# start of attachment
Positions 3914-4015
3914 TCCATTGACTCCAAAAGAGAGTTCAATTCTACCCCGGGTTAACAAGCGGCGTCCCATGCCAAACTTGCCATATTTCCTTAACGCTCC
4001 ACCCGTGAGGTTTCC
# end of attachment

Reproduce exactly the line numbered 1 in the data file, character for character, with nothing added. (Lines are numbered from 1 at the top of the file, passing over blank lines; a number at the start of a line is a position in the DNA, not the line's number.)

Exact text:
Positions 3914-4015